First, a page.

Typhoon is a common weather phenomenon in subtropical areas and usually occurs between July and October of each year. Heavy rainfall brought by the typhoon during the event usually results in serious inundation problems in low-lying areas, which not only causes property loss to the local population but also threatens their safety. Due to restrictions on engineering funding, structural protective measures are constrained by the designed limits. Once the typhoon scale exceeds the designed protective limit, people must rely on nonstructural means for disaster relief during the event, such as evacuating people from areas in potentially high flooding risk. Among nonstructural measures the accurate forecast of the inundation level in the areas within the next several hours is a critical factor in the decision-making and planning of disaster relief actions.
Relevant studies on inundation forecast technology are quite ample and can generally be divided into either the numerical simulation or the black-box modeling. The numerical simulation is based on theoretical deduction through the understanding of the mechanism from rainfall to inundation. The advantage of this type of method is the completed support from the theoretical basis for the physical mechanism of inundation. The simulation result often has a high degree of accuracy, which renders the method a powerful tool of inundation forecast. However, the disadvantage of this method is its high demand for computing resources and CPU time, which makes it unsuitable to provide the real-time forecast required in the quick disaster prevention and rescue response during the typhoon attack. On the other hand, the black-box modeling relies on a different approach by deeming the process from rainfall to inundation as a black box. It does not delve into the internal physical mechanism but instead analyzes the input and output data of the system to simulate the relationship between them. These types of models cannot explain the physical mechanism involved in the system, but they can correctly and effectively simulate the response of the system, and the computing speed is faster than numerical models [1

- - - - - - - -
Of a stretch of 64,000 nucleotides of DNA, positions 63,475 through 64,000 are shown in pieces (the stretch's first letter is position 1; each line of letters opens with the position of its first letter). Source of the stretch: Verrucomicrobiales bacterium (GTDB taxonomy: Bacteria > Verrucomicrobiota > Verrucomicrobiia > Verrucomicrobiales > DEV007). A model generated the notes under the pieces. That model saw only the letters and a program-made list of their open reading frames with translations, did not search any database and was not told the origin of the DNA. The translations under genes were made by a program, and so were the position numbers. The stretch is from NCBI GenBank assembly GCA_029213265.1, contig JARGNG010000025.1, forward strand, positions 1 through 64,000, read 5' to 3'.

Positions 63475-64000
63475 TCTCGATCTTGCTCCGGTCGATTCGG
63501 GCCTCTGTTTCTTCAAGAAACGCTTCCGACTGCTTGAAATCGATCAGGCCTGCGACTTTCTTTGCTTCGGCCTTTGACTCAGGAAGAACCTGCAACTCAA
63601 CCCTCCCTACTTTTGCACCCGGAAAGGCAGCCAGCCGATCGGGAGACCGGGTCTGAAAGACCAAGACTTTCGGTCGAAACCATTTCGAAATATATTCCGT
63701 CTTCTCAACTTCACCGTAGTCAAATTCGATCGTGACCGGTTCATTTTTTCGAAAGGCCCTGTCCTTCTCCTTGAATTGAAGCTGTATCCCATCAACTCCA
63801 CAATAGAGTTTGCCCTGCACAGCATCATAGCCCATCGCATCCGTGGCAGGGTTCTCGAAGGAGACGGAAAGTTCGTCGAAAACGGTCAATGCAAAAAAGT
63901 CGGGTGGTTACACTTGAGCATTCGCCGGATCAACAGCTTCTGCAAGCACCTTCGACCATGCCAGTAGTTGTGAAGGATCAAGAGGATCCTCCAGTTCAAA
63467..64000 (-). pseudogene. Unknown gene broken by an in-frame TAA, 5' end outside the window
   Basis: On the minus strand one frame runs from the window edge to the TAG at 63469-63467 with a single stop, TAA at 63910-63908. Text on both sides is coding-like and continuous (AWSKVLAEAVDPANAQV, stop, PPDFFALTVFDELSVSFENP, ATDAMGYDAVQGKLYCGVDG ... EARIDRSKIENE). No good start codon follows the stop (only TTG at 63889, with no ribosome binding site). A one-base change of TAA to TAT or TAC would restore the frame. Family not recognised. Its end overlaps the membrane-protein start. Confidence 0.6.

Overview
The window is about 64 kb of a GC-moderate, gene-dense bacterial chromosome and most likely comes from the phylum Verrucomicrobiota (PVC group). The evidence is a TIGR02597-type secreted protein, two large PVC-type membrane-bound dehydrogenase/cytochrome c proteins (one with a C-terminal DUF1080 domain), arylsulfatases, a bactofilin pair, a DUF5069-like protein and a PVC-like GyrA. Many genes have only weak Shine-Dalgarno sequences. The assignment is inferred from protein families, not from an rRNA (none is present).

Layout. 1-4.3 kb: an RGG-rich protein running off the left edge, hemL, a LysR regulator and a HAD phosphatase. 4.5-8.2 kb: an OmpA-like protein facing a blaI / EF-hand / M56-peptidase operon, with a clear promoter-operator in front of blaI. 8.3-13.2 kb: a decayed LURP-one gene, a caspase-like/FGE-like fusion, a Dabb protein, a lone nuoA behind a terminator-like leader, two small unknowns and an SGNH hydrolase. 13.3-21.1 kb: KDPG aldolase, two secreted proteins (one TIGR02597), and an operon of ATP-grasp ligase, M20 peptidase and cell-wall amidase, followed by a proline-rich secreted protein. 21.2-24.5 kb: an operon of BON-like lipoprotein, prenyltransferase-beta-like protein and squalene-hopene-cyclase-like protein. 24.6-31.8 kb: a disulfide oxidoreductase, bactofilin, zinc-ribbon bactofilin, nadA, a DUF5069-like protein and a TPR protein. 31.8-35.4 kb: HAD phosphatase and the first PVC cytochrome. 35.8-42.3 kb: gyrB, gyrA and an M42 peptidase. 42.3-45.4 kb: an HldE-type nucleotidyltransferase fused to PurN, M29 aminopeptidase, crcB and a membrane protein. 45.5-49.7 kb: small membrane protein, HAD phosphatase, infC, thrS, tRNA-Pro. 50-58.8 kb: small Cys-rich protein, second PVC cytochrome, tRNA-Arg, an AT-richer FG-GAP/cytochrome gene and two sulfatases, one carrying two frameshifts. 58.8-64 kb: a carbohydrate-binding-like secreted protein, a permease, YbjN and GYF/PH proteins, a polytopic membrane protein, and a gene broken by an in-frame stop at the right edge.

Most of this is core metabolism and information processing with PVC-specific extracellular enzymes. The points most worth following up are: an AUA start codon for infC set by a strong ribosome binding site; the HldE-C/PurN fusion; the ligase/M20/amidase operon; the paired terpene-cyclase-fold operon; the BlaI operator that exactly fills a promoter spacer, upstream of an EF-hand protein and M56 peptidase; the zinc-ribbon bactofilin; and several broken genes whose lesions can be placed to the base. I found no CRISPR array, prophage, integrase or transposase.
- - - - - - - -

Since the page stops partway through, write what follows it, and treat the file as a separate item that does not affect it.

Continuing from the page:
]. These practical benefits render black-box modeling a suitable forecasting tool for decision making and rescue planning during the typhoon period.
Abundant studies with regard to black-box modeling for inundation forecasting can be found in literature, for example, Liong et al. [2
] developed a river stage forecasting model based on an artificial neural network (ANN) and yielded a very high degree of prediction accuracy even for up to seven lead days. Campolo et al. [3
] developed a flood forecasting model based on ANN that exploits real-time information available for the basin of the River Arno to predict the basin’s water level evolution. Keskin et al. [4
] proposed a flow prediction method based on an adaptive neural-based fuzzy inference system (ANFIS) coupled with stochastic hydrological models. Shu and Ouarda [5
] proposed a methodology using ANFIS for flood quantile estimation at ungauged sites and demonstrated that the ANFIS approach has a much better generalization capability than other alternatives. Kia et al. [6
] develop a flood model based on ANN using various flood causative factors in conjunction with geographic information system (GIS) to model flood-prone areas in southern Malaysia. Lin et al. [7